Pre-Debate Analysis: McCain’s Ayers Quandary

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It’s well known that John McCain has promised to “whip [Obama’s] you-know-what” in tonight’s debate, in part by bringing up William Ayers.

But there are a number of problems with raising Ayers tonight in New York. I’ll let Noam Scheiber explain:

If McCain goes that route, doesn’t that mean he’s mostly wasted the last several days, when he and Palin have substantially toned down their Ayers rhetoric? (Days he can hardly afford to waste, I might add.) It seems strange to pursue one strategy in the days leading up to a debate, then another strategy during the debate–particularly when the strategies are contradictory….

[But] if McCain doesn’t mention Ayers tonight, he’s going to get hammered in the press for making empty threats (cue the erratic meme) and essentially wimping out.

This has been about as haphazard as any media messaging strategy could be. And I’ll add that by letting Obama and his debate prep staff know in advance that he plans to raise the Ayers attack, McCain gave them the opportunity to prepare a response. I suspect it’ll go something like, My opponent wants to continue the old tired politics of guilt by association. I want to talk about how we’re gonna fix this economy.

How does McCain come out a winner here? I just don’t see it.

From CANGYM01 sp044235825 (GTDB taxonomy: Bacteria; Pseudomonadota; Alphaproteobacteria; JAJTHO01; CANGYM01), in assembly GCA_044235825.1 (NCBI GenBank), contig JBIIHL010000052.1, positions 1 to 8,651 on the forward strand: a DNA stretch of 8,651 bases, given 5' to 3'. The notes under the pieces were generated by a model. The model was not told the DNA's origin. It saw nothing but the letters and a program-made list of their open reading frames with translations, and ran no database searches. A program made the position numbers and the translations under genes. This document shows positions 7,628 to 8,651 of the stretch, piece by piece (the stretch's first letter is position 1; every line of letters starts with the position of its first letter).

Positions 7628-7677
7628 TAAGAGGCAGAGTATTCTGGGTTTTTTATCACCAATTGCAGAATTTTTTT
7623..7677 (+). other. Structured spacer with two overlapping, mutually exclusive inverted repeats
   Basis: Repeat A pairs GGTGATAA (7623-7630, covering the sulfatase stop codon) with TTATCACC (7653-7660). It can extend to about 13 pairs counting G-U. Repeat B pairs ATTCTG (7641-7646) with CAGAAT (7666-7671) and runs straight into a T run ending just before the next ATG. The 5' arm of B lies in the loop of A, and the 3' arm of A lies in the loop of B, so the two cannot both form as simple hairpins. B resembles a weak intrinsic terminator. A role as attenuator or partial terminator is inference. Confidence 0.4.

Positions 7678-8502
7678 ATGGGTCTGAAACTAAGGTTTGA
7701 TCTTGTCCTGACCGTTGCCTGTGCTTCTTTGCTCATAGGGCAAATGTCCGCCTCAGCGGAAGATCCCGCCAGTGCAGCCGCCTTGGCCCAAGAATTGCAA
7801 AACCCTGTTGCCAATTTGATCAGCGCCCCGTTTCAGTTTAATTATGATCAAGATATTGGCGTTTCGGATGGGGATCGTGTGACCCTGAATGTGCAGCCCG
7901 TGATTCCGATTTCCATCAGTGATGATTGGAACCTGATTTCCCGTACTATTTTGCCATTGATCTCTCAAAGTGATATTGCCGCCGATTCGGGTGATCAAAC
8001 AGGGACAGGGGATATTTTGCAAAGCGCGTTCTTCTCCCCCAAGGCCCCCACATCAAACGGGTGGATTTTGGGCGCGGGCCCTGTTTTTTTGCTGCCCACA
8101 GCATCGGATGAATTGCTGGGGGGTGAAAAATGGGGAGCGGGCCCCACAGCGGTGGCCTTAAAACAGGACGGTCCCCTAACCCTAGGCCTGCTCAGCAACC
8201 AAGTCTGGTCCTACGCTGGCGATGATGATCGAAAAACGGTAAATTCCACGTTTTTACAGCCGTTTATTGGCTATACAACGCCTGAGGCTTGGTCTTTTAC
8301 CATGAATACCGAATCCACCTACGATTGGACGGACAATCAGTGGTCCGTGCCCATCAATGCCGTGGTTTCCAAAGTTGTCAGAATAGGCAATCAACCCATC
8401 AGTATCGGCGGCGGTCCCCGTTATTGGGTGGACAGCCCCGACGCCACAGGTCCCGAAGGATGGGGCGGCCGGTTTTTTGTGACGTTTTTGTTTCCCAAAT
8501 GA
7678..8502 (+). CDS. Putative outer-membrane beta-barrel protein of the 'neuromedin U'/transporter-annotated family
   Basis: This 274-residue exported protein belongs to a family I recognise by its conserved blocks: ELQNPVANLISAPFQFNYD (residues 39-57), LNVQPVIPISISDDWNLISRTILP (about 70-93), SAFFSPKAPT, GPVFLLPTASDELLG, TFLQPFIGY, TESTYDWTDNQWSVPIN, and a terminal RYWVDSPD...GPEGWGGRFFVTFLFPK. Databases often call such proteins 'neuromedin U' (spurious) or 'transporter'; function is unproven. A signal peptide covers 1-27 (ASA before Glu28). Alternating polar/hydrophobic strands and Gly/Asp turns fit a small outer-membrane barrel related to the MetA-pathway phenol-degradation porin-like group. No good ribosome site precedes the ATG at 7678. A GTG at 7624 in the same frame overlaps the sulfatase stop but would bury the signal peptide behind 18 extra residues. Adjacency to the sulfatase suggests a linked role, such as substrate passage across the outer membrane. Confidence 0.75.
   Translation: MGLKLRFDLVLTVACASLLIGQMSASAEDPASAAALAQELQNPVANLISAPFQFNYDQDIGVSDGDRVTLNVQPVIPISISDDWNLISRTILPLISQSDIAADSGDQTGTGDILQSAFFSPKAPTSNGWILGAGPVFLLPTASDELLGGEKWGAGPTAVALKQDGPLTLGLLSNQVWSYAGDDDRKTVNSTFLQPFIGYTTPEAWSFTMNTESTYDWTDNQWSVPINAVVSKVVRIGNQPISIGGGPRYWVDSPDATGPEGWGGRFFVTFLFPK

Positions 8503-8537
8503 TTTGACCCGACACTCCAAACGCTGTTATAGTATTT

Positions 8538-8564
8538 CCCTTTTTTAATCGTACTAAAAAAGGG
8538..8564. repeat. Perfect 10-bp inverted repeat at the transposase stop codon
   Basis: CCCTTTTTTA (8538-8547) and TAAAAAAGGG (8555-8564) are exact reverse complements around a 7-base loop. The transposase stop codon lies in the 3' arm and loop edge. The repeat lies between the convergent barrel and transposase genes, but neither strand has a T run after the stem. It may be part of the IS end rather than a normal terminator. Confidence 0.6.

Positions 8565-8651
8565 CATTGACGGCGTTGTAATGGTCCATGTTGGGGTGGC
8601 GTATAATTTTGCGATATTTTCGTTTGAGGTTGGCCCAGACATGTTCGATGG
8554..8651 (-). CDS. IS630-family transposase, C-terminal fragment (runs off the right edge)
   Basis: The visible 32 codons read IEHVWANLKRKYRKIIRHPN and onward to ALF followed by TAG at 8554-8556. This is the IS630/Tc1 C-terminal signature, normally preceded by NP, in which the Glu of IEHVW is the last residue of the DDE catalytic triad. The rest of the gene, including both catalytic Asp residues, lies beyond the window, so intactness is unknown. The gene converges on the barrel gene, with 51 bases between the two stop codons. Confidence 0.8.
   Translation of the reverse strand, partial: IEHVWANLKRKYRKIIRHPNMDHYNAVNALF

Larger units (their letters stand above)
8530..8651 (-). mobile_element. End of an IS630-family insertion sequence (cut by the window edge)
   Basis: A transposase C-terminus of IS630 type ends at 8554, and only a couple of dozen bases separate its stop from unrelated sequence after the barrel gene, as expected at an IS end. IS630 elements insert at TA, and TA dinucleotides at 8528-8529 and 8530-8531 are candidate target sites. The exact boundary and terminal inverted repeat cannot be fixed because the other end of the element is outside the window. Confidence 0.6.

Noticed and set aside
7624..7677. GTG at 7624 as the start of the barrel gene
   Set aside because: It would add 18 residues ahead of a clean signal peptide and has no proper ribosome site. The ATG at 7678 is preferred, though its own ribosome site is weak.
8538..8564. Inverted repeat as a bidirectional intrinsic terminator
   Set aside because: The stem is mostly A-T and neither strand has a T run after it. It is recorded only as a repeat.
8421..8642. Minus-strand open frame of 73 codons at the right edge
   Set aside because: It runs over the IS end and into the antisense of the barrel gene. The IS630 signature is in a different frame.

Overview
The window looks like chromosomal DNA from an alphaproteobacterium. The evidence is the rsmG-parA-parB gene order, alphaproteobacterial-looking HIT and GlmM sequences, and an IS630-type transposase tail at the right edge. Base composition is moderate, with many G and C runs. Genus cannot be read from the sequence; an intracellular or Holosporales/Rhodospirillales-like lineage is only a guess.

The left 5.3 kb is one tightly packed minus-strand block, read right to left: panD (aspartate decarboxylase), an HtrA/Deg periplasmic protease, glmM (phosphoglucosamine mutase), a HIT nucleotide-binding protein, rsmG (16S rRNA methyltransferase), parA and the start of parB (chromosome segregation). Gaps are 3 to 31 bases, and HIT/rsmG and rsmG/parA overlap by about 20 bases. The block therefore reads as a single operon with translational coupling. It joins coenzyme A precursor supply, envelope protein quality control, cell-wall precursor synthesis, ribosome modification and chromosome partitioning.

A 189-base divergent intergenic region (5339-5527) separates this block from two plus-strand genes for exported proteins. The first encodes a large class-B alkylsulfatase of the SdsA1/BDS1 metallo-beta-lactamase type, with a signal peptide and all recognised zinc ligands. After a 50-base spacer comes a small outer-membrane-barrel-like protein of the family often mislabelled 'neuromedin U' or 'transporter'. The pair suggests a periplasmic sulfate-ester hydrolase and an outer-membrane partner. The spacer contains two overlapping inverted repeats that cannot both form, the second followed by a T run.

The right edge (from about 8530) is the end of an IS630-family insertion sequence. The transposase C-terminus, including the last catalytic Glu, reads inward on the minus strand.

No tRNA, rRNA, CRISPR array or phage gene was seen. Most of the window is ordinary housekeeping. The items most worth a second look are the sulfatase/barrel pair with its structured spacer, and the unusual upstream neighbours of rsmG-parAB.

Update: Check back tonight for a debate live-blog. Here’s an example of how we roll, so you know what to expect.

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THE BIG PICTURE

You expect the big picture, and it's our job at Mother Jones to give it to you. And right now, so many of the troubles we face are the making not of a virus, but of the quest for profit, political or economic (and not just from the man in the White House who could have offered leadership and comfort but instead gave us bleach).

In "News Is Just Like Waste Management," we unpack what the coronavirus crisis has meant for journalism, including Mother Jones’, and how we can rise to the challenge. If you're able to, this is a critical moment to support our nonprofit journalism with a donation: We've scoured our budget and made the cuts we can without impairing our mission, and we hope to raise $400,000 from our community of online readers to help keep our big reporting projects going because this extraordinary pandemic-plus-election year is no time to pull back.

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